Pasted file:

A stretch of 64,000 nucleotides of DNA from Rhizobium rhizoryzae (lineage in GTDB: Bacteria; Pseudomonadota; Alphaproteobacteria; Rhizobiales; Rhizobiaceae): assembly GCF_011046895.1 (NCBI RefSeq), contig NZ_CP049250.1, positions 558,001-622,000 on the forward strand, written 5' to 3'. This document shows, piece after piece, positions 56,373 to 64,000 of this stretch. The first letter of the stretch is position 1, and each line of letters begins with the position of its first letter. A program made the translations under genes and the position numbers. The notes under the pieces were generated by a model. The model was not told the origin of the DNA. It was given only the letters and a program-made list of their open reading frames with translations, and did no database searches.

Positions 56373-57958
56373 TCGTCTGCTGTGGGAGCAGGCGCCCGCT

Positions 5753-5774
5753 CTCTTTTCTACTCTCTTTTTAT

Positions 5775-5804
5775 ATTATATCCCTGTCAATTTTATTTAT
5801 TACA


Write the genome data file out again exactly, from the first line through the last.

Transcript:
A stretch of 64,000 nucleotides of DNA from Rhizobium rhizoryzae (lineage in GTDB: Bacteria; Pseudomonadota; Alphaproteobacteria; Rhizobiales; Rhizobiaceae): assembly GCF_011046895.1 (NCBI RefSeq), contig NZ_CP049250.1, positions 558,001-622,000 on the forward strand, written 5' to 3'. This document shows, piece after piece, positions 56,373 to 64,000 of this stretch. The first letter of the stretch is position 1, and each line of letters begins with the position of its first letter. A program made the translations under genes and the position numbers. The notes under the pieces were generated by a model. The model was not told the origin of the DNA. It was given only the letters and a program-made list of their open reading frames with translations, and did no database searches.

Positions 56373-57958
56373 TCGTCTGCTGTGGGAGCAGGCGCCCGCT

Positions 5753-5774
5753 CTCTTTTCTACTCTCTTTTTAT

Positions 5775-5804
5775 ATTATATCCCTGTCAATTTTATTTAT
5801 TACA